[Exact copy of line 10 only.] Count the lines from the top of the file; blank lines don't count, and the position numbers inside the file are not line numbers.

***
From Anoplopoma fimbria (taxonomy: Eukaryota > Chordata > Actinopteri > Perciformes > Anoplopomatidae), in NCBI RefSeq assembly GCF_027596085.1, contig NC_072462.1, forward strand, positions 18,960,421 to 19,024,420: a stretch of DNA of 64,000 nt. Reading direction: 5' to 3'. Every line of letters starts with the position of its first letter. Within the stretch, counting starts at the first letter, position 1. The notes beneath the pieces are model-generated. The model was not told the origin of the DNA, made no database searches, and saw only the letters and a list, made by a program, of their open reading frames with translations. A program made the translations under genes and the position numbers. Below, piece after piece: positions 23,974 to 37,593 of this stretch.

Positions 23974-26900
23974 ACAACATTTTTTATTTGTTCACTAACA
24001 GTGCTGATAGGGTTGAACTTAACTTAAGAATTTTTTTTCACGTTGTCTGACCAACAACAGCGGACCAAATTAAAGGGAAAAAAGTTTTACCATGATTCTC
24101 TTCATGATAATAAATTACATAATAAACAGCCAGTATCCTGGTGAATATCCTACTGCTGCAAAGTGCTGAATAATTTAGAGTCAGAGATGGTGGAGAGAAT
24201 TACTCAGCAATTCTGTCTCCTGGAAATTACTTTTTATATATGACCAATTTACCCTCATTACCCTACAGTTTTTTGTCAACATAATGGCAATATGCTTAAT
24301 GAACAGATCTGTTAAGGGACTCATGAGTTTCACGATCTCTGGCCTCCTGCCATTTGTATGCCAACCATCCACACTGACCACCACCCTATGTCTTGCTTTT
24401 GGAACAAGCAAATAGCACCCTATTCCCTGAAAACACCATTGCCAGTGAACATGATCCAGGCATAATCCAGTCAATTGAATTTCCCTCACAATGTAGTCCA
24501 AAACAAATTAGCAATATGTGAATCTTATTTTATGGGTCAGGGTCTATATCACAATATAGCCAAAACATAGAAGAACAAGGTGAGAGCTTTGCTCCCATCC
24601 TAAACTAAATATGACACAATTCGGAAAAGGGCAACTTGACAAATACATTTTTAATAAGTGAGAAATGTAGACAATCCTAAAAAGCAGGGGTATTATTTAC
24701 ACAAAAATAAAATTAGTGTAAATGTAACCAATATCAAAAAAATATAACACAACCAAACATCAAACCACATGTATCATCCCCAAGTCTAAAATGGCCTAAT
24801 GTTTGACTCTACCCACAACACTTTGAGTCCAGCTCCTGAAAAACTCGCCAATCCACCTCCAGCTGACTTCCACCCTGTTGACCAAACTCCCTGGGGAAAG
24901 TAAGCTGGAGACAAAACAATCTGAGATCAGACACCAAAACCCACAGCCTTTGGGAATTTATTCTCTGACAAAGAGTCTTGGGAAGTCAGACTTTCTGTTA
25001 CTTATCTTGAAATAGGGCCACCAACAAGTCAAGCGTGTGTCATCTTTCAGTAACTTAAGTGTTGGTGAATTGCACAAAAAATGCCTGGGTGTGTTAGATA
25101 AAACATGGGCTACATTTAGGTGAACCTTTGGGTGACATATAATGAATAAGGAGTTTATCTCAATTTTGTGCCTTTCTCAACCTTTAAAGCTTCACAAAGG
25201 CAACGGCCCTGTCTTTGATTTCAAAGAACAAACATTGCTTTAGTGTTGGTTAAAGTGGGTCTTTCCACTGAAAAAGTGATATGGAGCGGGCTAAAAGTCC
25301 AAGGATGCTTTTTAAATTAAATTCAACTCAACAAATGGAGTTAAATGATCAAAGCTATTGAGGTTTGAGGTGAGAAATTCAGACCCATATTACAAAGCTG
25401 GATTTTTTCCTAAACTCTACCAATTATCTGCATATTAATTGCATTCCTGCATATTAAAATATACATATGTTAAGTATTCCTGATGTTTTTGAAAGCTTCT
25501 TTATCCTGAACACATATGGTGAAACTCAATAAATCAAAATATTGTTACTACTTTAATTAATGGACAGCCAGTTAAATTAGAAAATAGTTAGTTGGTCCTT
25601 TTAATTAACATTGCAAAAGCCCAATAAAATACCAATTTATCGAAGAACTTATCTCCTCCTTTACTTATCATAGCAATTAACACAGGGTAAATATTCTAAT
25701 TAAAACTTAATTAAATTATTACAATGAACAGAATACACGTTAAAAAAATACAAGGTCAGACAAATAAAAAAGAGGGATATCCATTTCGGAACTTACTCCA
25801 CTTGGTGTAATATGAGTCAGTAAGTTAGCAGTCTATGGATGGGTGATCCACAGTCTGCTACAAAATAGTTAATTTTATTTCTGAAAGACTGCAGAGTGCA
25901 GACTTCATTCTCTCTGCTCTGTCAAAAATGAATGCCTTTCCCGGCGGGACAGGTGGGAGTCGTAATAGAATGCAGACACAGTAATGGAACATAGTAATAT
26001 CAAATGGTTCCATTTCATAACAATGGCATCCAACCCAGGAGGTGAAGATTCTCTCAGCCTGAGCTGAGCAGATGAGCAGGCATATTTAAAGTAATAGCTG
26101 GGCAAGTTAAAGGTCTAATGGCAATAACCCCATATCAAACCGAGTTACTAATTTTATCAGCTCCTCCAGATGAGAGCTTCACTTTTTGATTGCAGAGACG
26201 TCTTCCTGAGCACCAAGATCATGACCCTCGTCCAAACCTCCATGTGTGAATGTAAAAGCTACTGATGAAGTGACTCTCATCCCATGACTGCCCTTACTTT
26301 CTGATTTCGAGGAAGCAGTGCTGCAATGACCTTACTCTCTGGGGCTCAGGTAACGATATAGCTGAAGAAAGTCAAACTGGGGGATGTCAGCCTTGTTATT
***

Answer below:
24601 TAAACTAAATATGACACAATTCGGAAAAGGGCAACTTGACAAATACATTTTTAATAAGTGAGAAATGTAGACAATCCTAAAAAGCAGGGGTATTATTTAC